New Rule: Pull Don’t Push
Question: Is it easier to push a wagon from behind with a load or pull a wagon from the front? Most people I ask say it is easier to pull the wagon from the front with the handle than to push from behind. So, a quote I either saw, heard or made up is: Pain Pushes until Vision Pulls. Next two questions are: What vision or idea pulls you to contribute? What causes you pain that pushes you away from an idea, policy, or process?
A few car manufacturers started making autos with front wheel drive years ago. These were early adopters. Soon most were building automobiles with front wheel drive because of the traction, less wear and tear, and more efficiency.
Another way to look at this is the resistance you get from pushing things, especially people. It may be just me but when I am pushed, depending upon the consequences and skills needed, I tend to push back, go silent, or go to my room and practice benign neglect. As a football player and wrestler when being pushed, I pushed back. It actually increased my resistance and resolve.
Newton’s Second Law is basically every force has an equal and opposite force. OK, I was a physics major in college. I have to use this degree whenever possible.
In many cases, the same happens to educators when pushed to and past the limit. You can only beat people up for so long and then learned helplessness sets in. At that point, physical and emotional pressure makes no difference. On the other hand, when I am approached to join in and help, I tend to want to add my resources, skills, and creativity to the cause, assuming I believe in the outcome to accomplish and the people who I trust.
If there is a positive relationship with the leaders or organizers, that increases my interest in participating. Hmmmm, I bet this works in the classrooms too as well as for leaders in schools or districts. A person that I value has an easier time enlisting my help than someone who has broken or injured the relationship. When somebody I trust pulls me into an assignment, it is much harder to resist.
Two questions for you as you think about people who have tried to enlist your help:
- What attracts you to a person or cause? Is it something that you just can’t say “No” to?
- What repels you and makes you want to stay away from a person? Trust, perhaps?
Similarly, two questions when you are in a leadership position:
- What do you do to attract people to your idea or vision?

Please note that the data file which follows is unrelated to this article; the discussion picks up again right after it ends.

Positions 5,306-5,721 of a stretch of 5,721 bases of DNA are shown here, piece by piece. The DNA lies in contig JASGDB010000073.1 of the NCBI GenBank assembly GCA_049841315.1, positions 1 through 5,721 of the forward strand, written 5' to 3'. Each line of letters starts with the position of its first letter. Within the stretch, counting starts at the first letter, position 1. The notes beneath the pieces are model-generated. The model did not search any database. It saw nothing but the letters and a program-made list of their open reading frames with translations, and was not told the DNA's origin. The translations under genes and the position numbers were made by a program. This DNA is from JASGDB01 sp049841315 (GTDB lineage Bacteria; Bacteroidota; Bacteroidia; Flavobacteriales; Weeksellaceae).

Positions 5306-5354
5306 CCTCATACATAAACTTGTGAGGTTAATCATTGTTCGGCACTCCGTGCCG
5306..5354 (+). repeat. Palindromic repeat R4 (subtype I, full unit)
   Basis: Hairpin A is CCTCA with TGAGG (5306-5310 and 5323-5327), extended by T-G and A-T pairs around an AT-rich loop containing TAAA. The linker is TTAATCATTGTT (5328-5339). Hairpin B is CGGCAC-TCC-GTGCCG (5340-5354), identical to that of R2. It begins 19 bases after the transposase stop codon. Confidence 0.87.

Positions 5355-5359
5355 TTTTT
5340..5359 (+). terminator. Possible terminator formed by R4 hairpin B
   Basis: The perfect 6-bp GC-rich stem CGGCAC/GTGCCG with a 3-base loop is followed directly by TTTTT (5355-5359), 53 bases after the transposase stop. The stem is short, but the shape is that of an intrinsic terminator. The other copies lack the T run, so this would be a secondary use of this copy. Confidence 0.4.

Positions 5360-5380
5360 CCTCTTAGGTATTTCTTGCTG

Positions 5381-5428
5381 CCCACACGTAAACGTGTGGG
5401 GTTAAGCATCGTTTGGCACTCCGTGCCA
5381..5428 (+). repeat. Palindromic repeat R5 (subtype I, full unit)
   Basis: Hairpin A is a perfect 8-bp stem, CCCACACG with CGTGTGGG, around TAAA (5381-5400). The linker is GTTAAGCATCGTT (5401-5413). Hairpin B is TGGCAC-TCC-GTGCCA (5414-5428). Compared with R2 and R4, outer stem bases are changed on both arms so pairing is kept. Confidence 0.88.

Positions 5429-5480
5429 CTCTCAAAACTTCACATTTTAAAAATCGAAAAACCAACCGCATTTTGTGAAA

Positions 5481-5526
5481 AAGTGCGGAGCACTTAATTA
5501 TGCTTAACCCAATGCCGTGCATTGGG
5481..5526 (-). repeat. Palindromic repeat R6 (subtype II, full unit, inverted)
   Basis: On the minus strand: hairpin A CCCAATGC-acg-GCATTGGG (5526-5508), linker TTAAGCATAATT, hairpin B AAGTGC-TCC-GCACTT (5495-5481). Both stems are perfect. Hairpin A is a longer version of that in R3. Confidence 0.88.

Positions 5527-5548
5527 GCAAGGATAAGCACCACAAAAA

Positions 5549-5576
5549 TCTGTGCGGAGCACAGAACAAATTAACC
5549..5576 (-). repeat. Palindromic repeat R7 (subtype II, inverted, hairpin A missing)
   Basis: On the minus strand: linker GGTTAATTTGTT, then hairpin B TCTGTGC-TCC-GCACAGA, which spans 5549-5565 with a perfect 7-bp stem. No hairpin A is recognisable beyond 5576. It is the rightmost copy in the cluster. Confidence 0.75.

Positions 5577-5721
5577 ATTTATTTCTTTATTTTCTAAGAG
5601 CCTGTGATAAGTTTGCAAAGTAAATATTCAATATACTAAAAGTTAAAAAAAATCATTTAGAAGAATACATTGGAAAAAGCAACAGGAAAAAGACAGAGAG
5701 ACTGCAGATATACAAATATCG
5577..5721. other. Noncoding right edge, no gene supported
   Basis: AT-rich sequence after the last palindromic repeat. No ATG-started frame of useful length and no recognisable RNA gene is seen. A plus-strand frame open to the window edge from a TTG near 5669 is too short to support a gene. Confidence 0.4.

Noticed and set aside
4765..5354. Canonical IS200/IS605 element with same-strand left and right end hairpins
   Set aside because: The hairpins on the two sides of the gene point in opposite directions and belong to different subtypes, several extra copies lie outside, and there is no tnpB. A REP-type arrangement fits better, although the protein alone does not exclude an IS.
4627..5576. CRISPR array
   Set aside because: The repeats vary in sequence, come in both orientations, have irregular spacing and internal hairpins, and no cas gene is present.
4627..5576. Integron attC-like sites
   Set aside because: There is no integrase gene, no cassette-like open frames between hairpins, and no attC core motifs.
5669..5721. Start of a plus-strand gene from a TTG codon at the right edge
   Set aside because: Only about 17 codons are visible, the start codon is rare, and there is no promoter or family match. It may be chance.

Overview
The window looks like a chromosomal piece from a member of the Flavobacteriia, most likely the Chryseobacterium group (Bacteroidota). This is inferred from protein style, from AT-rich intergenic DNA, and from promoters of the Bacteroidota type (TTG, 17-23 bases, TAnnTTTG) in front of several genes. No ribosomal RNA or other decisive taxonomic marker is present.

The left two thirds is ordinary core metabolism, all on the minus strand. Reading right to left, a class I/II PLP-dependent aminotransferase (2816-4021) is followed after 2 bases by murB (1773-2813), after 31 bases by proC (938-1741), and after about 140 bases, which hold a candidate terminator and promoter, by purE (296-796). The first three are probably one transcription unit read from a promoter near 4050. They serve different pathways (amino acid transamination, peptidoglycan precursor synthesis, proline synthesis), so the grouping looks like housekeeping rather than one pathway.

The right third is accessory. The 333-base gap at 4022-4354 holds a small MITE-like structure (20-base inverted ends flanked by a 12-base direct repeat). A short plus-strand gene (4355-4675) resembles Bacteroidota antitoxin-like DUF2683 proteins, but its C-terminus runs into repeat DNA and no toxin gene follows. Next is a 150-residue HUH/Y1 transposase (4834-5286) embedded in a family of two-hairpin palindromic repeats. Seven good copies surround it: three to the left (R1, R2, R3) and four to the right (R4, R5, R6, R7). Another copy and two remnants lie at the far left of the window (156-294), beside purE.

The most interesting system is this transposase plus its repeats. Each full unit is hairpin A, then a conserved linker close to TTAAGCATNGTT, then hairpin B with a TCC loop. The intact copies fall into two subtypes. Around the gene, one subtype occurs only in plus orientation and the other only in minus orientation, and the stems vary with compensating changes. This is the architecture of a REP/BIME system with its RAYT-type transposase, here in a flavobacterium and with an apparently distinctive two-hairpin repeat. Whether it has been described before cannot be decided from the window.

- What gets in the way of attracting the right people to work on your team or idea with you?
In the 70s I was fortunate to work with Don Anderson, teacher, and Bill Manning, principal at Wayzata High School. They were pioneers in developing and supporting groups in schools to help students stay straight after treatment for drug or alcohol addiction. I was the assistant principal in charge of discipline and attendance for 1800 students.
Don began as an English teacher and was moved to a position as an alcohol and drug counselor. He initiated and led support groups and started seeing students who had been caught on campus using mood-altering chemicals. Soon, one group wasn’t enough. Three were formed, then five by the third year. There were ten of us, two adults in each group with about ten students. One support group met each day of the week to handle the demand. There was a halfway house within our boundary which sent between ten to twelve students which were enrolled in our school. We relied on the twelve steps and twelve traditions of AA to help guide and support students to stay chemically free in school and life. The 11th tradition of AA is, ‘be a program of attraction, not promotion.’ The advice I have tried to follow since the late 70s.
So, my suggestion is: Be a program of attraction, not promotion. Don’t try to sell something. Attract others to your vision. Those who are attracted to what you are trying to accomplish will help you refine and expand that vision to help more people. Attracting others to something bigger than ourselves will get stronger bonds of commitment and continual improvement.
The Chinese philosopher Matsuo Basho said, ‘Do not seek to follow in the footsteps of the wise. Seek what they sought.’ I suggest we start attracting students, staff, and community to a vision of learning. Our need for learning is NOT going to stop. Get over it and Get On With It.